Tag:Award Races
Posted on: March 8, 2012 12:15 pm
Edited on: March 8, 2012 12:25 pm

NHL Award Races: Breaking down coaches, GMs

Hitchcock has pointed St. Louis in the right direction at each and every turn. (Getty Images)

By Brian Stubits

Welcome to Award Races. For every week the remainder of the season, we will break down two of the awards races at a time and see how they are stacking up as the NHL season hits the home stretch.

When it comes to coaches, it feels like nearly half lost their jobs at some point this season. Truth is, it's actually one shy of a 1/3, which is still an astronomically high number.

The ones that have stuck around? It seems like they are all in the conversation for coach of the year.

However it's the guy who came in after the season started that is running away with the Jack Adams Award for the top coach. Like his style or not,

Ken Hitchcock has pretty much been a miracle worker since coming into St. Louis just 13 games through the season. What has he done since? Only put the Blues in the mix of about four teams vying for the Presidents' Trophy. As it stands on Thursday, the Blues are the West's top team and tied with the Rangers for the best point total in the league. Not too shabby.

While I see him as a clear front-runner, I'm not sure everybody feels the same. And that's where the Jack Adams conversation gets interesting. The list of coaches who could be considered is about 10 guys long. Paul MacLean will be on everybody's finalist list with what he has down in Ottawa. You can see the rest of my top 5 below. What you don't see is the guys who didn't make the cut and it's a hell of a group. Dan Byslma, Barry Trotz, Mike Babcock, Kevin Dineen and Dave Tippett deserve mentions too.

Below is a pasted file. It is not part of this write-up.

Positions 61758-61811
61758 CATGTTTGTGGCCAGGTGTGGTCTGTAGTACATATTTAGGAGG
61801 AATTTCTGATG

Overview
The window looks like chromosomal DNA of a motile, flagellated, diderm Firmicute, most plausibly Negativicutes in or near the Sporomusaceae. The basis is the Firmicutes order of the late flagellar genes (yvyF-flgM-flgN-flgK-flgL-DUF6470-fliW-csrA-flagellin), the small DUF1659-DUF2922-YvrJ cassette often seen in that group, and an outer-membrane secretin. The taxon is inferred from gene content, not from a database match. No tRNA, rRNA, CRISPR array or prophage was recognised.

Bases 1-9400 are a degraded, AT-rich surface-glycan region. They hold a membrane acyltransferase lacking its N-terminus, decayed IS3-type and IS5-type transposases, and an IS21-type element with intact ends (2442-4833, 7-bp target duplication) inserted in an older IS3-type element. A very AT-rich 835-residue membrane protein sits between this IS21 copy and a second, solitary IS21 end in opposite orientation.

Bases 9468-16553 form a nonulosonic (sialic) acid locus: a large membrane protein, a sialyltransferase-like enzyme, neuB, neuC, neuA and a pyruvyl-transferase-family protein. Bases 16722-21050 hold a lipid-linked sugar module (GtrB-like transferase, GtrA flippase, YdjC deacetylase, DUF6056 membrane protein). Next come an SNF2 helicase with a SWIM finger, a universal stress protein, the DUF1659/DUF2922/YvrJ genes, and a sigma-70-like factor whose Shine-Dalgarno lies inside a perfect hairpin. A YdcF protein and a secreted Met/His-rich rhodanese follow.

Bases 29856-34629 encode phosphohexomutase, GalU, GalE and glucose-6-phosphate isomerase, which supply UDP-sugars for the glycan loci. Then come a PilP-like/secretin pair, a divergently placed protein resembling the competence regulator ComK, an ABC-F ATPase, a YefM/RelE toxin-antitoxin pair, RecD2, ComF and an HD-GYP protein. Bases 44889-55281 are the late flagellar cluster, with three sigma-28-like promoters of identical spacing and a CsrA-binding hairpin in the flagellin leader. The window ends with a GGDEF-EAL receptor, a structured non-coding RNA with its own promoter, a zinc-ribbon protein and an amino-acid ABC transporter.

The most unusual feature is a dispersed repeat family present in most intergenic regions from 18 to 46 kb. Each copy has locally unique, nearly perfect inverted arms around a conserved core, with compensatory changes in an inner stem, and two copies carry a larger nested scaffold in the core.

When looking at the general managers, the architects, I think we have a much more defined group we're looking at. The nature of an award like this is that it's sometimes tough to gauge. If I were to pick the best GM in the game I might go with Peter Chiarelli, Ray Shero or Mike Gillis. They have put together great teams over multiple years. But in just a one-year sense? It cuts it down.

So how do you not start with Dale Tallon in Florida? The Panthers have already eclipsed their point total from last season and they still have 17 games to go. While it's no guarantee yet, they do seem to be on their way to making the playoffs for the first time in more than a decade.

And that's after going into the summer with hardly anybody on the roster. He went out and acquired nine players between the draft and the first few days of free agency. That's almost half the team! He continued by making a few trades including shipping David Booth to Vancouver. All the while he has done nothing to disrupt what looks to be a very promising future with a loaded farm system.

So here you go, this week's rankings. Remember, these are just one man's opinion and you can feel free to share yours below, I'm sure you will. As always, the rest of the races are below with a quick update.

Award watch
Jack Adams GM
Ken Hitchcock The Blues are 36-11-7 since he took over. All I have for that is Wow! He has helped make a borderline playoff team to a borderline Stanley Cup team. How can there really be any other choice? Dale Tallon Consider the monumental task it has proven to win in South Florida then consider that Tallon basically built a new team that is winning in one year. He was widely criticized for his team building this summer and while he did overpay for some players, it's tough to argue with the results so far.